Like other tyrannies, the tyranny of the majority was at first, and is still vulgarly, held in dread, chiefly as operating through the acts of thepublic authorities. But reflecting persons perceived that when society isitself the tyrant—society collectively over the separate individuals whocompose it—its means of tyrannising are not restricted to the acts which it may do by the hands of its political functionaries. Society can and does execute its own mandates: and if it issues wrong mandates insteadof right, or any mandates at all in things with which it ought not to meddle, it practises a social tyranny more formidable than many kinds of political oppression, since, though not usually upheld by such extreme penalties, it leaves fewer means of escape, penetrating much more deeply into the details of life, and enslaving the soul itself. Protection, therefore, against the tyranny of the magistrate is not enough: there needs protection also against the tyranny of the prevailing opinion and feeling; against the tendency of society to impose, by other means than civil penalties, its own ideas and practices as rules of conduct on those who dissent from them; to fetter the development, and, if possible, prevent the formation, of any individuality not in harmony with its ways, and compels all characters to fashion themselves upon the model of its own. There is a limit to the legitimate interference of collective opinion with individual independence: and to find that limit, and maintain it against encroachment, is as indispensable to a good condition of human affairs, as protection against political despotism."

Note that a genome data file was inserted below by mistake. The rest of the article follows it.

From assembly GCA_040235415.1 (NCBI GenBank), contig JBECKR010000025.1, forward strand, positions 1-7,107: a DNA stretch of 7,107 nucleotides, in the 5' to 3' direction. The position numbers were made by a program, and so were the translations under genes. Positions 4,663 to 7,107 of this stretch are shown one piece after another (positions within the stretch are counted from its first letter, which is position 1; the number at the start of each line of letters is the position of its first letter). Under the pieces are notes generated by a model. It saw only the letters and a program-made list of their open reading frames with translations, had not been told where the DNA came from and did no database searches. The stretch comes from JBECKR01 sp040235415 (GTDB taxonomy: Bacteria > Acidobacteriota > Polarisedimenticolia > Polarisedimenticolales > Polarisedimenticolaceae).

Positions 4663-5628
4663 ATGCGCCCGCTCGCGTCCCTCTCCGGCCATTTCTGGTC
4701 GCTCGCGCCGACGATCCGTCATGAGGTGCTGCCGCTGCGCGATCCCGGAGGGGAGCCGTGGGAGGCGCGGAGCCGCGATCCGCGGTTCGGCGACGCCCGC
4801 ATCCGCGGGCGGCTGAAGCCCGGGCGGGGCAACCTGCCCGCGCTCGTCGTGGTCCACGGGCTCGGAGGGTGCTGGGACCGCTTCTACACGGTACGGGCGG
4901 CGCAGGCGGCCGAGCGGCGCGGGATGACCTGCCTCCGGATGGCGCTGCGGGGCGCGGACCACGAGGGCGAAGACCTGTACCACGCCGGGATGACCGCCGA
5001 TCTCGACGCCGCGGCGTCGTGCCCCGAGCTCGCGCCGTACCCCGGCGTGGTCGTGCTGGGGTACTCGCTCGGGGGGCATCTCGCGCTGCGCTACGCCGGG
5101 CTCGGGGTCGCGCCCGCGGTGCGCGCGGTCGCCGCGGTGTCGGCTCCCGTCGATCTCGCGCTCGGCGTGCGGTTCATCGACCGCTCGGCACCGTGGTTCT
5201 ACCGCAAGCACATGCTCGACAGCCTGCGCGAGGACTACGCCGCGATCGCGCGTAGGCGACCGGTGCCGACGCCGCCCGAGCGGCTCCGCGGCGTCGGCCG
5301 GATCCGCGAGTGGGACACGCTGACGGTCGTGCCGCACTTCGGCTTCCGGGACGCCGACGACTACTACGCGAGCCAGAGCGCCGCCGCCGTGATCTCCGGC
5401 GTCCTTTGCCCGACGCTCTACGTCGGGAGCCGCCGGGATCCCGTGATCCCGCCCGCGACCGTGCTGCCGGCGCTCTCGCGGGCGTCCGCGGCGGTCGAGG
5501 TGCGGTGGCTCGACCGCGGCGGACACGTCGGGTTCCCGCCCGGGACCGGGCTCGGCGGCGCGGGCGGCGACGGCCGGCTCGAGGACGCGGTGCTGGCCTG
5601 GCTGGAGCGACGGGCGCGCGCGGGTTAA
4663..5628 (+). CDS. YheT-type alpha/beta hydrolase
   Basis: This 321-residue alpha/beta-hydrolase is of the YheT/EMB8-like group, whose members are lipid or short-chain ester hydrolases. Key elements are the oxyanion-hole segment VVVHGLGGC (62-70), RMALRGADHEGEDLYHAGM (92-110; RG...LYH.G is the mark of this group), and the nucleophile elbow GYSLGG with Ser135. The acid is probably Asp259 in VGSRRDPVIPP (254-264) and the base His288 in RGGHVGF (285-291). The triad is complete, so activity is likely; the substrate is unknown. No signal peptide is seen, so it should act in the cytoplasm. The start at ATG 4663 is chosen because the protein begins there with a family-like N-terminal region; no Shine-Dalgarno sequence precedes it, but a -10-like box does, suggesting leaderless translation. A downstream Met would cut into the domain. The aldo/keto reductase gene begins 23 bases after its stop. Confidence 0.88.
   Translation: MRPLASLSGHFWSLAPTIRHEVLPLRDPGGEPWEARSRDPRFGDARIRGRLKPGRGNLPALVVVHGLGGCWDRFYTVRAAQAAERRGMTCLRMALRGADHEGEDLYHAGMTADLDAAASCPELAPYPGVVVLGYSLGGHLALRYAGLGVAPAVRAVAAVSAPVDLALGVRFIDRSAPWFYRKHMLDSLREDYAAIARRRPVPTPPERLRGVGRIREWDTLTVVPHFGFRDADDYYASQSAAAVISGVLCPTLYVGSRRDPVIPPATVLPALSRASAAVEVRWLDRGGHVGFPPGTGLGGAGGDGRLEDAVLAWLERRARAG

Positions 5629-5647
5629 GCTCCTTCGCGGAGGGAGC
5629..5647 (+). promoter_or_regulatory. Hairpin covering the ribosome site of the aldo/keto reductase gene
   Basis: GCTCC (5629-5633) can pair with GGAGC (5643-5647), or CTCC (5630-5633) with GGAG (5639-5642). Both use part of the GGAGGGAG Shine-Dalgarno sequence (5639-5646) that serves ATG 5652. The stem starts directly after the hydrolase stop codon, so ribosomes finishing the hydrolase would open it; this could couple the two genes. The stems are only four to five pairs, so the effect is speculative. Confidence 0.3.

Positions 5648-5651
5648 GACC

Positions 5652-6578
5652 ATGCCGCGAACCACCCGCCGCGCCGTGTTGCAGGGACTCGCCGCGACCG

The practical principle which guides them to their opinions on the regulation of human conduct, is the feeling in each person’s mind that everybody should be required to act as he, and those with whom he sympathises, would like them to act. No one, indeed, acknowledges to himself that his standard of judgment is his own liking; but an opinion on a point of conduct, not supported by reasons, can only count as one person’s preference; and if the reasons, when given, are a mere appeal to a similar preference felt by other people, it is still only many people’s liking instead of one. To an ordinary man, however, his own preference, thus supported, is not only a perfectly satisfactory reason, but the only one he generally has for any of his notions of morality, taste, or propriety, which are not expressly written in his religious creed; and his chief guide in the interpretation even of that.